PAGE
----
After an easy discharge from the hospital, this crew jumped right back into the thick of things.
I’d like to take a second to profusely thank everyone that’s been praying for Taylor. I’m happy to report that she’s doing incredible. Like really. Her congestion is gone, her cough is gone, she’s back!! We are so, so grateful! She’s back to eating anything we will let her and singing “da-da” all. day. long. (No, I’m not bitter about that at all. Really.)
Before I get any farther, I’d like to point out some Canadian differences. And of course, this doesn’t apply to all of Canada, and different isn’t necessarily bad.
1. The dang metric system. I know this is more of a rest of the world thing, not just Canada. But seriously, I get a little excited when I see a 110km/h speed limit sign before I remember its metric.
2. They call restrooms, washrooms. That’s even what it says on the sign above the door. Washrooms. And people say they need to use the washroom.
3. The roads. Even before we got on the Alaskan Highway, which has been pretty nice so far, the roads were a little crazy. There’s been places where it’s 4 lanes wide, 2 lanes going both ways, no median and there are NO LINES. None. For example…
4. Canadian currency has thrown me for a loop. Specifically the coins. More specifically, the coins needed for the laundry machines. I was told they take loonies ($1 coins) so I went off to get some cash back one evening. A nice gas station guy got me cash back and when I mentioned I needed it for laundry, I thought he said, “oh, well then you need some loonies. I’ll give you your change in those.”
Turns out, he did not say loonies. He said tooies. That’s what Canadians call their $2 coin. And just for informational purposes, tooies do not work in the laundry machines. You’ll have to go scrounge around your RV site and chance running into a neighbor or 3 and hope they are nice and have change to break your tooies into loonies.
5. Last one today. Lots of full service gas stations. And there’s sometimes no option to go anywhere else. I’ve never been anywhere that had this many mandatory full service stations.
Okay, back to road trip madness. We had to cut out Banff and Jasper, which was really sad. Seriously, go google those places in British Columbia and you’ll see why. But by skipping them, and going a different route, we were able to stay on course.
We headed up to Whitecourt, BC on Tuesday. We stayed at Sagitawah RV Park. The internet wasn’t great and there wasn’t lots of room. But the guy running it was nice and it had a great playground. Sadly, no picture.
The next stop was Dawson Creek, BC. It’s where the Alaskan Highway starts.
Small nugget of history: when the Japanese bombed Pearl Harbor, they also bombed Dutch Harbor up in the Alaskan island chain. In 8 months in 1942-1943, the Army built this road from Dawson Creek to Fairbanks, AK so they could get up there and protect our country. That’s crazy fast! And after driving through the terrain, I literally can’t believe it. Thank you Jesus it’s paved now.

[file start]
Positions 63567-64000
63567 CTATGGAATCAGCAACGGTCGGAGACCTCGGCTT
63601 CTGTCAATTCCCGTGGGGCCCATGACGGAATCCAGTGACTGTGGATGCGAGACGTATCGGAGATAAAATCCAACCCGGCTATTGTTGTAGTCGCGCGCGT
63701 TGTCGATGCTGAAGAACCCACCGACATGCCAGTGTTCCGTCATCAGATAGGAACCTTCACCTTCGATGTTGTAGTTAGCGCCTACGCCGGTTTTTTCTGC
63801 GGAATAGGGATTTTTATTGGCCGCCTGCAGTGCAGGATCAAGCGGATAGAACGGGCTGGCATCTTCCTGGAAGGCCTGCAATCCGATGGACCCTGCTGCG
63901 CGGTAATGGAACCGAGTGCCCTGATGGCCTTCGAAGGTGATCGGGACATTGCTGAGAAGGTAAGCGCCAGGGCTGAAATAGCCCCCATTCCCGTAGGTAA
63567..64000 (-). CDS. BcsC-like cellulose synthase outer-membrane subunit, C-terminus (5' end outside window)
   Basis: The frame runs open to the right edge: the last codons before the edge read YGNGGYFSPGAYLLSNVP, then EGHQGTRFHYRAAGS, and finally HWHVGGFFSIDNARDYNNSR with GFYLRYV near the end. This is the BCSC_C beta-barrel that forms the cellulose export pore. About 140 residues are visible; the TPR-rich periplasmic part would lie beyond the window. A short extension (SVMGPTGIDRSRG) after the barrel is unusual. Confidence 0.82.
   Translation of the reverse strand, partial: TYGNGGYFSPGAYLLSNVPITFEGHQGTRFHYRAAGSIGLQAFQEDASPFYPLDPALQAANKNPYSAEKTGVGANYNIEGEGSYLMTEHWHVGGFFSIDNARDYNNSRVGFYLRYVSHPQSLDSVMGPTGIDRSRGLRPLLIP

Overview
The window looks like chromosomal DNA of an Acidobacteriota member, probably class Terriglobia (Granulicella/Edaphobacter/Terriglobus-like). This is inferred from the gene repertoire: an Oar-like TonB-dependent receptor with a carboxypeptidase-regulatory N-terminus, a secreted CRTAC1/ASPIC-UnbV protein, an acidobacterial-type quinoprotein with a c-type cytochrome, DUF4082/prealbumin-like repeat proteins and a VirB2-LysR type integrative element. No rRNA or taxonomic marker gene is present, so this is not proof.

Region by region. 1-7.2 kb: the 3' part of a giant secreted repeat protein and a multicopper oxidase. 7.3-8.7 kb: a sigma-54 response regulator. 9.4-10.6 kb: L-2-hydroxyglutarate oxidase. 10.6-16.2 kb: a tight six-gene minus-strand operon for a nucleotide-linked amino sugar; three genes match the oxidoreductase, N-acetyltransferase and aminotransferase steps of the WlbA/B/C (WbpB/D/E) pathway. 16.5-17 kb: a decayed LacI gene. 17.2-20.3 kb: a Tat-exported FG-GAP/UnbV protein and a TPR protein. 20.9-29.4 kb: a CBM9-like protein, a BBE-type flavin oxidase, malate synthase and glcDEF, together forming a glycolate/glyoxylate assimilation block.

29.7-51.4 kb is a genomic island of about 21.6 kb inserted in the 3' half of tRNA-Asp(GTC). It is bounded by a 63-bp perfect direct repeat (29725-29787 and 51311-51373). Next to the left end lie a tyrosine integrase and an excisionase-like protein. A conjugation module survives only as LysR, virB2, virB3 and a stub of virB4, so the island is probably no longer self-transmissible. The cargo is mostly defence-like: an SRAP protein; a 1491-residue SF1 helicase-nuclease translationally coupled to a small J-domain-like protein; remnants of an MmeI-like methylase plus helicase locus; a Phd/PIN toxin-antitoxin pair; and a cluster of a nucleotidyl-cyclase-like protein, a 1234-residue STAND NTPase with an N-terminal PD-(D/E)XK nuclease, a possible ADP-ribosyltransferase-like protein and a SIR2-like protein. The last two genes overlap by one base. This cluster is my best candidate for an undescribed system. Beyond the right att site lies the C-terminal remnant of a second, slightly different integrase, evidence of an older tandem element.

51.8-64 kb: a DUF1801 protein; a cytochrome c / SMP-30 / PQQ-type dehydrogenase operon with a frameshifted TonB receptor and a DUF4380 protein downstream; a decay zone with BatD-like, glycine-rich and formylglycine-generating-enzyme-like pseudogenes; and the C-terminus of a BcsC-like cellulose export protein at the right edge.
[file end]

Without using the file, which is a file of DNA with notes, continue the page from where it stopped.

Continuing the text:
We stayed at Northern Lights RV Park. A little cramped, but impeccably clean washrooms, showers, and laundromat.
Next stop Fort Nelson, BC. We stayed at Triple G’s Hideaway. This didn’t seem as cramped because we got to stay in the round about area which had some trees, but still close quarters. Owners were nice and the restaurant was great. What was even cooler was the Fort Nelson Museum within walking distance. I can’t even put into words what a cool, quirky place it was. I’m pretty sure the curator never threw anything away and one day realized he could organize it and call it a museum. But he has some stuff of serious historical value too! From a giant engine that used to generate electricity for the whole town and a propellor from an airplane that crashed at a local runway, to 3 tons worth of old telephone company equipment with switchboards and even the owner manuals. Mounted bears, foxes, ferrets, hawks, caribou, mountain goats, even a moose!
Yesterday we drove from Fort Nelson to Watson Lake, YK and it was seriously the best part of our trip yet. We saw lots of animals on the side of the road, even crossing the road! Bears, caribou, mountain sheep, bison, deer! But the best part was Muncho Lake! So, so pretty! We had to stop and take some pictures. Breathtaking view, HUGE lake that was almost jade in color.
Last night we stayed at Downtown RV in Watson Lake, YK. Very nice owner, but it’s basically a parking lot. There aren’t lots of choices up here. Most places don’t have websites, and you can’t make reservations on line. You can see how we are packed in here, and how one of our neighbors was already gone before I got up to take the picture.
We’ve found that we see lots of familiar faces at our RV parks. There’s like a herd of us all going the same way and all stopping at the same spots. What we are doing for a military move, lots of people are doing as their trip of a lifetime. There’s not a whole lot of people on the road at all, but the ones that exist are 90% of the time going to or from Alaska. We don’t get up and on the road as early as the, ahem, mature crowd surrounding us do. Be we usually catch up or pass them before the day is over. We should probably take a lesson from them in pulling over and enjoying all the historical markers, but it’s a big hassle getting everyone out and then back in! Most of the people our age that we’ve seen are doing the trip on a bicycle. With tents.
Heck no techno.